The purpose of our Constitution is to define and then to limit the federal government.  Article I of the Constitution describes narrow and specific purposes of congressional legislation.  One of those powers is to regulate "interstate commerce," but if anything can be called "commerce" and all "commerce" can be defined as interstate, then we cease to have a Constitution.

ObamaCare was passed as a vast, ugly pile of glop, and now this notional "reform" may be struck down by a 5-to-4 Supreme Court opinion.  This corruption of process betrays just how dull our once-lustrous Constitution has become.

Leftists have long used the Supreme Court to fast-track their agenda by having augurs "read" into the Constitution things invisible to us mortals.  Now the left is discovering that he who lives by the sword may die by the sword -- i.e., that we all should dread an imperial judiciary. 

Justice Curtis wrote a dissent in the odiously racist 1857 Dred Scott v. Sandford, which warned of the danger to our republic:  "when a strict interpretation of the Constitution, according to fixed rules which govern the interpretation of laws, is abandoned , and the theoretical opinions of individuals are allowed to control its meaning, we have no longer a Constitution; we are under the government of individual men, who for the time being have power to declare what the Constitution is, according to their own views of what it ought to be."  Seven months later, Curtis became the only Supreme Court justice to resign from the court as a matter of principle.

The left, which has used the federal bench to transform the First Amendment into a proclamation of atheism, might want to consider that in the 1892 case of Church of the Holy Trinity v. United States, the Supreme Court, after holding that an Anglican priest was not a foreign laborer within the meaning of a federal immigration law, explained:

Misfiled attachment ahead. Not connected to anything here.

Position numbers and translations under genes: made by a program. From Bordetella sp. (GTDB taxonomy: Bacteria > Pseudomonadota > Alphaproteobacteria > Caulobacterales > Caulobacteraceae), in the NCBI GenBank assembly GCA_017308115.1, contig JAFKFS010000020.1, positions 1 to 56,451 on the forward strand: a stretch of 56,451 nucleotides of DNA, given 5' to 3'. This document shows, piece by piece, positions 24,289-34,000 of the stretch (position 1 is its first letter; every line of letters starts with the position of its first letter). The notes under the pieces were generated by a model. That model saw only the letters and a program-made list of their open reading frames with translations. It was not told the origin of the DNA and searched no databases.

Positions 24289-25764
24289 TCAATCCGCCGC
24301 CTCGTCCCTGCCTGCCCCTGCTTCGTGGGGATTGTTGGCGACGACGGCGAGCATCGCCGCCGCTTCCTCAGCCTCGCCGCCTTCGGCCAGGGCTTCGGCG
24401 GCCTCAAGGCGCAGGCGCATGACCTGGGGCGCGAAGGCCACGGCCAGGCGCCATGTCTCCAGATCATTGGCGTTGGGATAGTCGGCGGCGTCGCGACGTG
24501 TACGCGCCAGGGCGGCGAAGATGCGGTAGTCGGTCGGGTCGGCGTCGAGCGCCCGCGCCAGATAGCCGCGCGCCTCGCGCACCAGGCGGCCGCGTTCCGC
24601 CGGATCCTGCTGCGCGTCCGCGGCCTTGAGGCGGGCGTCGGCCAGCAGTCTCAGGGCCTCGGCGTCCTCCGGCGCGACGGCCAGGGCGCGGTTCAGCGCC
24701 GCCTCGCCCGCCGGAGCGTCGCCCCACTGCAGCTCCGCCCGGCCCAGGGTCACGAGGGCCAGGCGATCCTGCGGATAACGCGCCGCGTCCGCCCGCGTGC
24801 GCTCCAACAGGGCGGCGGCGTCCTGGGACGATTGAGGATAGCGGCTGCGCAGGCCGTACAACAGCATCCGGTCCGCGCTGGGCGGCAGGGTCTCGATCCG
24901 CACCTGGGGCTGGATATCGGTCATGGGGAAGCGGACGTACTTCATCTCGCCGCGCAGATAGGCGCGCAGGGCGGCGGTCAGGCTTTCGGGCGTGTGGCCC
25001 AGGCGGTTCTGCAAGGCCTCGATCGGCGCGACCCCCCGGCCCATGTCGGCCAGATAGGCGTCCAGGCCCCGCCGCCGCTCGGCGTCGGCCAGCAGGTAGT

Our laws and institutions must necessarily be based upon and embody the teachings of The Redeemer of mankind.  It is impossible that it should be otherwise, and in this sense and to this extent our civilization and our institutions are emphatically Christian.

Does the left really want serious policy battles settled by the Supreme Court?  If so, conservatives will inevitably focus their attention on capturing the court and using it like leftists have.  So some future Supreme Court might not just reverse Roe v. Wade, but it might also declare that the unborn child is a person under the equal protection clause of the Fourteenth Amendment and strip from states the powers they had before Roe v. Wade to regulate abortion as they thought best.  Such a conservative and activist court might also, on the same grounds of unequal protection, strike down the progressive federal income tax system, in which the rich pay a higher percentage of their taxes than the poor, as unconstitutional. 

The left has defended an aggressive federal bench finding novel intentions in our foundational document because the Constitution must be a "living document," while conservatives have touted "strict constructionist" as our ideal of a federal judge.  The lie in the leftist rhetoric, of course, is that our Founding Fathers gave us a Constitution with almost unlimited room to grow.  In truth, the Constitution prescribes in Article V the process for that growth: a constitutional amendment.  And this process requires much more than a simple congressional majority, a presidential signature, and five out of nine justices upholding the change; to wit, amendment requires a deep and broad national consensus, reflected by two-thirds of both houses of Congress and three-quarters of all state legislatures.

The conservative argument, if Obamacare is ruled unconstitutional, should be this:  an unconstitutional plan can be made constitutional by amendment -- so amend away!  Do not try to force grand changes in our government by the clandestine caucuses of the majority in Congress and the dark cloisters of our highest court.  Persuade both political parties in Washington and the people in every region of our nation to sign on to your plans.  What the left knows, of course, is that it can never get that sort of broad support.  It lives in the shadows.